Homily for the Solemnity of the Epiphany year C
Introduction: The First Reading, Isaiah tells us: The light has come.
The Second Reading, Paul notes: This light is Jesus Christ, the revealer of the mystery of God.
The Gospel, Matthew tells us: This light is for everyone. It is shining for all the world.
Today the Church celebrates the Solemnity of the Epiphany which is the manifestation of Jesus as Messiah of Israel, Son of God and Savior of the world. (CCC 528). So in our gospel today we hear of the visit and the adoration of Jesus by the wise men from the east. They saw the star as it rose. They studied it and found that it points to something deeper and important in fact it is directing them to someone special. So they followed it until it ‘halted over the place where the child was.’ Matthew wrote this gospel to instruct the people then and for us now, that Jesus is not just the Messiah that the Jews were waiting for, but that He is at the same time the Messiah of all peoples, the saviour of the world. St Paul in our Second Reading today would affirm this when he wrote of the revelation of the mystery of God given to him. In his letter to Ephesians, Paul notes that this ‘mystery’ “means pagans now share the same inheritance…parts of the same body…and that the same promise has been made to them, in Christ Jesus…(Eph 3:2-3, 5-6).
The visit of the wise men speaks so much of this universal mission of Jesus to save. It is part of God’s plan that everyone hears of his saving plan for the world in Jesus Christ. The wise men had this inner longing in their hearts to search for God, so they set out to search the child until they found him. Not only that, they also gave him gifts of gold frankincense and myrrh. (Mt:2:1-12). According to some scriptural interpretation and tradition, the gifts of the Magi signify the humanity, the divinity and the kingship of Jesus. Mark Link, Jesuit has an interesting summary of the meaning of these gifts of the magi to the newborn child. Link noted that the “three gifts of the magi can be interpreted to reveal three truths about Jesus. First, the myrrh symbolizes the humanity of Jesus [for Myrrh later on would be used for his burial]. Second, the frankincense symbolizes the divinity of Jesus [for incense is usually used in the temple rituals, worship and adoration to God]. Third, the gold symbolizes the kingship of Jesus. Jesus came among us to lead us, to inspire us, to invite us to join him in bringing about God’s Kingdom on earth- a kingdom of love, and kingdom of peace, a kingdom of hope.”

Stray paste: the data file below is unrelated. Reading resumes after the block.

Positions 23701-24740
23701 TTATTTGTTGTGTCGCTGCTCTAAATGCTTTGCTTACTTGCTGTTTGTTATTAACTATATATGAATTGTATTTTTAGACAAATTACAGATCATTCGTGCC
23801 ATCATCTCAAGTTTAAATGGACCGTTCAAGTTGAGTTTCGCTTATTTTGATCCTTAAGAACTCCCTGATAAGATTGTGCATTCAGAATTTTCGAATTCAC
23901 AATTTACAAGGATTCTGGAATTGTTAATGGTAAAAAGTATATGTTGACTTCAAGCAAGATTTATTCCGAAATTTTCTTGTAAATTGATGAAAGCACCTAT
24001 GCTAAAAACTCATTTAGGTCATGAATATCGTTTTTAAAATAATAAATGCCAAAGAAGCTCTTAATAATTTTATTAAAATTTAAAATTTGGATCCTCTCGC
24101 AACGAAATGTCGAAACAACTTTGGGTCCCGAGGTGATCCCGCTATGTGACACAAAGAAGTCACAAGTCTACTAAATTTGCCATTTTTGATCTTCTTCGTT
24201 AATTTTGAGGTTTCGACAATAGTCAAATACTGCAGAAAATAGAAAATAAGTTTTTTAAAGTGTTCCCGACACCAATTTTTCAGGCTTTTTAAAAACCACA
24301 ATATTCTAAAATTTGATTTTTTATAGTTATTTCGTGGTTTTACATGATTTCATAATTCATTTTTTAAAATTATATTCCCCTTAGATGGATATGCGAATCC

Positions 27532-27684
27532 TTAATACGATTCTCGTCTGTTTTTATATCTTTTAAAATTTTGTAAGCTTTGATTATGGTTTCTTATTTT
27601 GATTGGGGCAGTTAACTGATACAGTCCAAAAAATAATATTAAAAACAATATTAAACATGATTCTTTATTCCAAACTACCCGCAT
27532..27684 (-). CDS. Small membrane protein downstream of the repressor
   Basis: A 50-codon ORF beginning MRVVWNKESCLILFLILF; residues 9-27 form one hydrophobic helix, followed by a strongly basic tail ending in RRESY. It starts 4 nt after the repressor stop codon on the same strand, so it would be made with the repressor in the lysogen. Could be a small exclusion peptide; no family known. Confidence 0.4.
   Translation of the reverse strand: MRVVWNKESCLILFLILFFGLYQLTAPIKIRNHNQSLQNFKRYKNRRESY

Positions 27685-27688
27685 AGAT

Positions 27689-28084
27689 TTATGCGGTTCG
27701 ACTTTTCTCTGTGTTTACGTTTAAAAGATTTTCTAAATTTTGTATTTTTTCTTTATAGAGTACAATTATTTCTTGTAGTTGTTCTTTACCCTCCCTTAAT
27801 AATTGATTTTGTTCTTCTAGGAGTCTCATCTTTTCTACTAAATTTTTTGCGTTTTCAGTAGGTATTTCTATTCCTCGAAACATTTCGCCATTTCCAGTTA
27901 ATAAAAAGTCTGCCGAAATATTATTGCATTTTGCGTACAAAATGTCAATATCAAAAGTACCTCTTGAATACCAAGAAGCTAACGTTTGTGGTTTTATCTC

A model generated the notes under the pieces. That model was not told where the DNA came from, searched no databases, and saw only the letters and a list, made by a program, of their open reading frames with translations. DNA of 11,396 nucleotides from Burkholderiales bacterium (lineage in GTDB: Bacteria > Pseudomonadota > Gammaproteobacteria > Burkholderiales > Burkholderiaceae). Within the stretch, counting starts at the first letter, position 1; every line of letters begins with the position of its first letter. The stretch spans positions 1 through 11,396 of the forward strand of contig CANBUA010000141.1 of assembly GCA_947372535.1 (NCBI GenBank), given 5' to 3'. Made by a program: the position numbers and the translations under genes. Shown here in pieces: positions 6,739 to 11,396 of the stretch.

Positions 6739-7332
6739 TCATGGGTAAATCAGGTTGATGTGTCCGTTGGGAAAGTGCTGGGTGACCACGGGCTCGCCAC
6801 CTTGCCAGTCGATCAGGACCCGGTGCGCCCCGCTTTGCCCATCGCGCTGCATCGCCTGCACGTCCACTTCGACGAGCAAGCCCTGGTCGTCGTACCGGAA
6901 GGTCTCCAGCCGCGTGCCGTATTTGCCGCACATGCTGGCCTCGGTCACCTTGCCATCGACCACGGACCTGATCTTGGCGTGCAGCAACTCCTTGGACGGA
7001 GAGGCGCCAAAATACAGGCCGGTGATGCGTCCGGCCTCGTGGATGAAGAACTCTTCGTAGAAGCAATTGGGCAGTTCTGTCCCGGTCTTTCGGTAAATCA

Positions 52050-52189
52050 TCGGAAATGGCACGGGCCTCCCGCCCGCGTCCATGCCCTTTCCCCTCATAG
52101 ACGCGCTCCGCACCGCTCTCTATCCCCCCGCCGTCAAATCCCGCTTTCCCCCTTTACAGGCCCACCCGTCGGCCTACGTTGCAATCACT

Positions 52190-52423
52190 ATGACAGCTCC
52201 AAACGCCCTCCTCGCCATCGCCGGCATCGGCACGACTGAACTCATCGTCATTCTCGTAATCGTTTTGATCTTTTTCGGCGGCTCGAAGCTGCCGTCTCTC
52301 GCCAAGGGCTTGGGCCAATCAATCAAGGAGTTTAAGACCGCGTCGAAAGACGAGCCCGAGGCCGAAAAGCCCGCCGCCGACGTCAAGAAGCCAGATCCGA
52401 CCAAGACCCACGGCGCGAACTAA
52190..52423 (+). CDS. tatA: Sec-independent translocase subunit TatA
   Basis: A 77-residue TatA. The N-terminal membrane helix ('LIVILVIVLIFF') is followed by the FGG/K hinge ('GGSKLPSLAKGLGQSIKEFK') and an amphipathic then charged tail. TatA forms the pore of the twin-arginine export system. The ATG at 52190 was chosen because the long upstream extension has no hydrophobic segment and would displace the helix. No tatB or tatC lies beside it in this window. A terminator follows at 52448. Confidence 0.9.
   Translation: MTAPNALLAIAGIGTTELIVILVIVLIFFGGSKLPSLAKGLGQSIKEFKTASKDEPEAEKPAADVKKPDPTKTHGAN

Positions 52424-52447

But what does the Solemnity of the Epiphany teach us?
It teaches us three things: First, it tells us about the importance of upholding our faith. The faith (i.e. God’s initial invitation) of the wise men empowers them to search out for the God-became-man, despite the uncertainty of their journey. Their faith gives them courage not to do what Herod wants them to do but rather to go back to their own country via another route. In other words, their visit to the child Jesus became their turning point and the confirmation of their faith, their point of conversion.